Goat Inn 2010

Water Water Everywhere - A Story of the Great Unwashed

Time has blurred the memory a little, as the conflicting demands of sloth and childcare have eaten into the daily round to such an extent that here we are approaching Christmas and the report is still not up!
In a nutshell – you should have been there. You really, really should have been there as it was the best Ashes yet, and besides a great line up, compliant weather and a super venue, it was also a feast of the unusual and the unlikely...
The venue was The Goat, at Skeyton, a few miles north of Norwich in an area rural to a degree. The venue boasted a semi-permanent marquee, with bar, wooden floor, and all comforts, toilets, showers, and a children’s playground between the marquee and the inn itself, in which lots of food and drink were to be had. Have we set the scene?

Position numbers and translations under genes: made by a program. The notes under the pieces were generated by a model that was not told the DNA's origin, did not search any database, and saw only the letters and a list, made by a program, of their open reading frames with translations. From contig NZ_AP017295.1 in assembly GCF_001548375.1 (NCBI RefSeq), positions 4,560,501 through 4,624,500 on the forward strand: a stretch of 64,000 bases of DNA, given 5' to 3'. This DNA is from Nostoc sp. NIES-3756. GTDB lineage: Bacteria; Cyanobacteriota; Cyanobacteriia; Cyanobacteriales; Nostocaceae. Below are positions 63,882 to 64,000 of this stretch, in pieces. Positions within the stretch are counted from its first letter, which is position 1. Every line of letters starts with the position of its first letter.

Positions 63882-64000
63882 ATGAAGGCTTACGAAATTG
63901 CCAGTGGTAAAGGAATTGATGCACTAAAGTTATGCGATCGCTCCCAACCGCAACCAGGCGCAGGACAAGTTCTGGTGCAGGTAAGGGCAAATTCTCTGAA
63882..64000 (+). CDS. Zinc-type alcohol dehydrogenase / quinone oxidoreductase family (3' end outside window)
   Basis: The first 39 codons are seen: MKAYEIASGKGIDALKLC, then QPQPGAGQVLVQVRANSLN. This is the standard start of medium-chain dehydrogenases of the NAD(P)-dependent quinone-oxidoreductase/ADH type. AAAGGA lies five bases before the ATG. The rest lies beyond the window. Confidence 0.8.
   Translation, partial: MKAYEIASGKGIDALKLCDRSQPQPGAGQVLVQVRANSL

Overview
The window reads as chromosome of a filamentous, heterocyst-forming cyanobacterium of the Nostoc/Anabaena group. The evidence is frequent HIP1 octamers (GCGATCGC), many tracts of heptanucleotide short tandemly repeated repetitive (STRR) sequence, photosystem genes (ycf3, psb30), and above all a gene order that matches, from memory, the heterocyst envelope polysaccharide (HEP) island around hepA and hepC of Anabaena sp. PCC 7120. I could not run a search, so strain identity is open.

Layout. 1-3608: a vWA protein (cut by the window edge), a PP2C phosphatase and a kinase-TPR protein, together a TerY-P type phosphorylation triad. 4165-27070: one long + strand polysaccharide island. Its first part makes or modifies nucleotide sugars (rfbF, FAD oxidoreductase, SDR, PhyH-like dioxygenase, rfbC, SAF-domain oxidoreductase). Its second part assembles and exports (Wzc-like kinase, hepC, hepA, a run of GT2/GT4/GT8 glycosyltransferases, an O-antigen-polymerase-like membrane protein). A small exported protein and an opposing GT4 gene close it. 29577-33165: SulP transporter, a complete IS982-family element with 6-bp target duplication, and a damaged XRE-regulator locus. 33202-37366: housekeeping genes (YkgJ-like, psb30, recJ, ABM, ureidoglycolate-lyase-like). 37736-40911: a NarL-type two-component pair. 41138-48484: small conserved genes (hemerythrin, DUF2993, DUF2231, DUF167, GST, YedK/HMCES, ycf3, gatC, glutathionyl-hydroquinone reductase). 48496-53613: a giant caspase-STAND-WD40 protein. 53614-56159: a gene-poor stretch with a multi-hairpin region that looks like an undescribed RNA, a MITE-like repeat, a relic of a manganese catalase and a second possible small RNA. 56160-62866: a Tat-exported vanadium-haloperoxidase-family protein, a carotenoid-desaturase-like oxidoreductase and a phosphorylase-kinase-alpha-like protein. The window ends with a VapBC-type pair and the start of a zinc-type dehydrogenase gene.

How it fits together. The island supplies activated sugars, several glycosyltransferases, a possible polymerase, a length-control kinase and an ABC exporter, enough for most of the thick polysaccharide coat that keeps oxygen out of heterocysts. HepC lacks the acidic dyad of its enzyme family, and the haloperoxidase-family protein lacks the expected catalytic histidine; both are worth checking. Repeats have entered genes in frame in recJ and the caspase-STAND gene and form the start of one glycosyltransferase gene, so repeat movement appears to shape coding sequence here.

Oh, we forgot the rain. On arrival on the Friday it absolutely tipped down while folks were arriving and putting up tents – really, really tipped down, to the extent that tents had to be bailed out with mops and buckets. Quite a large amount of rain, in fact, round about lunchtime, although this cleared up and things began to dry out as the cricket-hungry worthies began to arrive and populate the seven-acre campsite.
By the time the hired stage and PA were set up, a good number of people had arrived, in fact some had been there since the day before.